This week officials celebrated Louisville’s latest green roof—and Kentucky’s largest at almost 27,000 square feet—atop the Mazzoli Federal Building in Downtown. The $1.3 million project (which also funded a courthouse renovation in South Carolina) was funded by federal recovery funds (ARRA) and involved bumping up the sustainability of the entire building.
The Romano Mazzoli Federal Building on Dr. Martin Luther King Jr. Place (at Chestnut Street) between Seventh and Eighth streets underwent a renovation involving upgrades to its air conditioning, occupancy sensors for interior lights, stormwater retention, and the green roof.
It’s worth noting again the many benefits of green roofing including storing and slowing rainwater runoff, diminishing the heat island effect in summer and holding heat in the winter, saving energy from reduced HVAC operation, increased wildlife habitat, and general aesthetic beauty.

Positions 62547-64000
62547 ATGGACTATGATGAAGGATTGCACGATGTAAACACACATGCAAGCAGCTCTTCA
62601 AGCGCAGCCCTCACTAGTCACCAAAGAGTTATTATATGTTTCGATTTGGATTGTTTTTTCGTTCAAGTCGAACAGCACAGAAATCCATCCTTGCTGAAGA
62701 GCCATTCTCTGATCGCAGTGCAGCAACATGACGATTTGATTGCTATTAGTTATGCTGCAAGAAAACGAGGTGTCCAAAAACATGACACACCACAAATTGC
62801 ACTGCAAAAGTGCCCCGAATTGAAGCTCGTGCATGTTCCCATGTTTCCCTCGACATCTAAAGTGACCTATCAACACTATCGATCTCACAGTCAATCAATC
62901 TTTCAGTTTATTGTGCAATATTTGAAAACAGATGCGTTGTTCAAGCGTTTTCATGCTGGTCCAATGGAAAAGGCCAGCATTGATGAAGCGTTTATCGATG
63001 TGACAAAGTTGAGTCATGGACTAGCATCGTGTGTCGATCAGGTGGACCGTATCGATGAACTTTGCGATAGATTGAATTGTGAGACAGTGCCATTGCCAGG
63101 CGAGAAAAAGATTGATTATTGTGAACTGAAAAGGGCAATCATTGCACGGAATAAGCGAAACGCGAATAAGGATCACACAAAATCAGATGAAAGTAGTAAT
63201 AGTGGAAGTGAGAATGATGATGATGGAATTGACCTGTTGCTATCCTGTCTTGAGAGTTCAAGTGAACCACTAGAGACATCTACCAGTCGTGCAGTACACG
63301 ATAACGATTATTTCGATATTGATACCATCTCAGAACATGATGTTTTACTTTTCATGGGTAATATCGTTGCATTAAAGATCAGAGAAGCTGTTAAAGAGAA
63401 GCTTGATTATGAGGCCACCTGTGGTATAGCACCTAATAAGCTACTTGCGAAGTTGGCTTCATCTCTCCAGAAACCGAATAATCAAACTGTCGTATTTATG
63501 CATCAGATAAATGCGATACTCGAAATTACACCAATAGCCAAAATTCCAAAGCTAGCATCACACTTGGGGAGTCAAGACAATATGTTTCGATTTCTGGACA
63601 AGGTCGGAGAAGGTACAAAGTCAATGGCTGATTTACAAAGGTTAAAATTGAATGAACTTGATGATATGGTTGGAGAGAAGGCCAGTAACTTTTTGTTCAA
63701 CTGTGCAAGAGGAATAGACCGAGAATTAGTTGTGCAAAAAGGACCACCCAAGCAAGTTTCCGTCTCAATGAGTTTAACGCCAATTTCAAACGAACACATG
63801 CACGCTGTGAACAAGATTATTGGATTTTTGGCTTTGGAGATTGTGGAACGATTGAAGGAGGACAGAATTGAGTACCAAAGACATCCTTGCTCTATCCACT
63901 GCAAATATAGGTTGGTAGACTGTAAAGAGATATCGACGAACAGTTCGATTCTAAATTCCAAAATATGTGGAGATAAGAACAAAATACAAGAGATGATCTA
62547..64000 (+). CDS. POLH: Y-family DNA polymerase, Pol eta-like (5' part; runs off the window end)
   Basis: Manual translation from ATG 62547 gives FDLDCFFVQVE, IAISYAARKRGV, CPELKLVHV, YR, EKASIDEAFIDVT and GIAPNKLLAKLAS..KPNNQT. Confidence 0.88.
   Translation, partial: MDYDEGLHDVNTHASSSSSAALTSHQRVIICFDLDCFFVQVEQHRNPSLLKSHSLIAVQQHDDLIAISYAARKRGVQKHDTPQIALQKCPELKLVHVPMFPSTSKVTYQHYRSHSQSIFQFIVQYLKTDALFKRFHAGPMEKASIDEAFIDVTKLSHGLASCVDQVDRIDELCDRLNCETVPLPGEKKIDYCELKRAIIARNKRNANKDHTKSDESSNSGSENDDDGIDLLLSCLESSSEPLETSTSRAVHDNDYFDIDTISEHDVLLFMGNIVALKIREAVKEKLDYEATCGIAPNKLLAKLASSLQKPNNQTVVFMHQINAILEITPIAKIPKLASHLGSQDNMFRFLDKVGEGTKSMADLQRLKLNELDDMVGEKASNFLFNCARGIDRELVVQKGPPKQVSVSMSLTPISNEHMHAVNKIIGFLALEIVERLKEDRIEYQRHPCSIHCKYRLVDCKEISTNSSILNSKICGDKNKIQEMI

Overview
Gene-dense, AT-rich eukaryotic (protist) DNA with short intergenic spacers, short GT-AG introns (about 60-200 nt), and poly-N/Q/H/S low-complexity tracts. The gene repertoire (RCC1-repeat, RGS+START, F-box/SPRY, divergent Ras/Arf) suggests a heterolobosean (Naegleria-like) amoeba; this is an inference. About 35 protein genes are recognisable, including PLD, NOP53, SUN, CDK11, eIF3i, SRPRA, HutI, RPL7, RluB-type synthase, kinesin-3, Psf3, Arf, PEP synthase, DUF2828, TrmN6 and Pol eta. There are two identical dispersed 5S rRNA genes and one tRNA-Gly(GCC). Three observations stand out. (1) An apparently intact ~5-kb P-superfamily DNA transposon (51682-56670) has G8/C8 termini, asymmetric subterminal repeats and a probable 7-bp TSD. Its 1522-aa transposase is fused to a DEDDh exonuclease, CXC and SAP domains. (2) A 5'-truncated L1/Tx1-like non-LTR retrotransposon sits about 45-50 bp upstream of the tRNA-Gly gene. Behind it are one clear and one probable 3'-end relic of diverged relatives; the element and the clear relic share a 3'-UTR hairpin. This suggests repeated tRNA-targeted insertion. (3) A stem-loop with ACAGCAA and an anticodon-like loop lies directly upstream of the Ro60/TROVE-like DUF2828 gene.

The Metropolitan Sewer District (MSD) also paid $250,000 to better equip the building’s parking lot (over twice the size of the roof) to handle rainwater runoff. Improvements, including permeable pavers, are expected to divert up to 90 percent of runoff from the sewers to help avoid combined sewer overflow (CSO) which pollutes our local waterways.
The limestone and concrete federal building was designed by Godsey Associates Architects with Thomas J. Nolan & Sons and Louis & Henry Group.
Sorry to be the fly in the ointment, but the green roof sections are only those on the lower levels of the building. The top is still light colored gravel.
Thanks, Cliff. I was a little skeptical that the green roof was installed up top but I couldn’t figure out how that lower roof covers 27,000 square feet. I guess it’s bigger than it looks? I’ll update the graphic today.